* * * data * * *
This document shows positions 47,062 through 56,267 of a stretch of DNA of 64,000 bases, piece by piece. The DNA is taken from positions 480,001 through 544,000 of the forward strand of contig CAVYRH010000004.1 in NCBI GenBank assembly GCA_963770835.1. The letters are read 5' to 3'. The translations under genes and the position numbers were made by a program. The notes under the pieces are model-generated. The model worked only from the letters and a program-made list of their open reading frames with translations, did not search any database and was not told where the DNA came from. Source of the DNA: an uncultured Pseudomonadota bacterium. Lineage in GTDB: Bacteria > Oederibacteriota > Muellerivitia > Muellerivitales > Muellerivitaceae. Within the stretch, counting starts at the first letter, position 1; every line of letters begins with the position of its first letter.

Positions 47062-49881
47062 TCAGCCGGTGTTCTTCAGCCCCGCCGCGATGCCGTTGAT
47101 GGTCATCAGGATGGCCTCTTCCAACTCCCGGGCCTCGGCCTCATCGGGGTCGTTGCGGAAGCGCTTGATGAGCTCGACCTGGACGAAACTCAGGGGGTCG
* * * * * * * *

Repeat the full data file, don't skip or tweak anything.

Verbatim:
This document shows positions 47,062 through 56,267 of a stretch of DNA of 64,000 bases, piece by piece. The DNA is taken from positions 480,001 through 544,000 of the forward strand of contig CAVYRH010000004.1 in NCBI GenBank assembly GCA_963770835.1. The letters are read 5' to 3'. The translations under genes and the position numbers were made by a program. The notes under the pieces are model-generated. The model worked only from the letters and a program-made list of their open reading frames with translations, did not search any database and was not told where the DNA came from. Source of the DNA: an uncultured Pseudomonadota bacterium. Lineage in GTDB: Bacteria > Oederibacteriota > Muellerivitia > Muellerivitales > Muellerivitaceae. Within the stretch, counting starts at the first letter, position 1; every line of letters begins with the position of its first letter.

Positions 47062-49881
47062 TCAGCCGGTGTTCTTCAGCCCCGCCGCGATGCCGTTGAT
47101 GGTCATCAGGATGGCCTCTTCCAACTCCCGGGCCTCGGCCTCATCGGGGTCGTTGCGGAAGCGCTTGATGAGCTCGACCTGGACGAAACTCAGGGGGTCG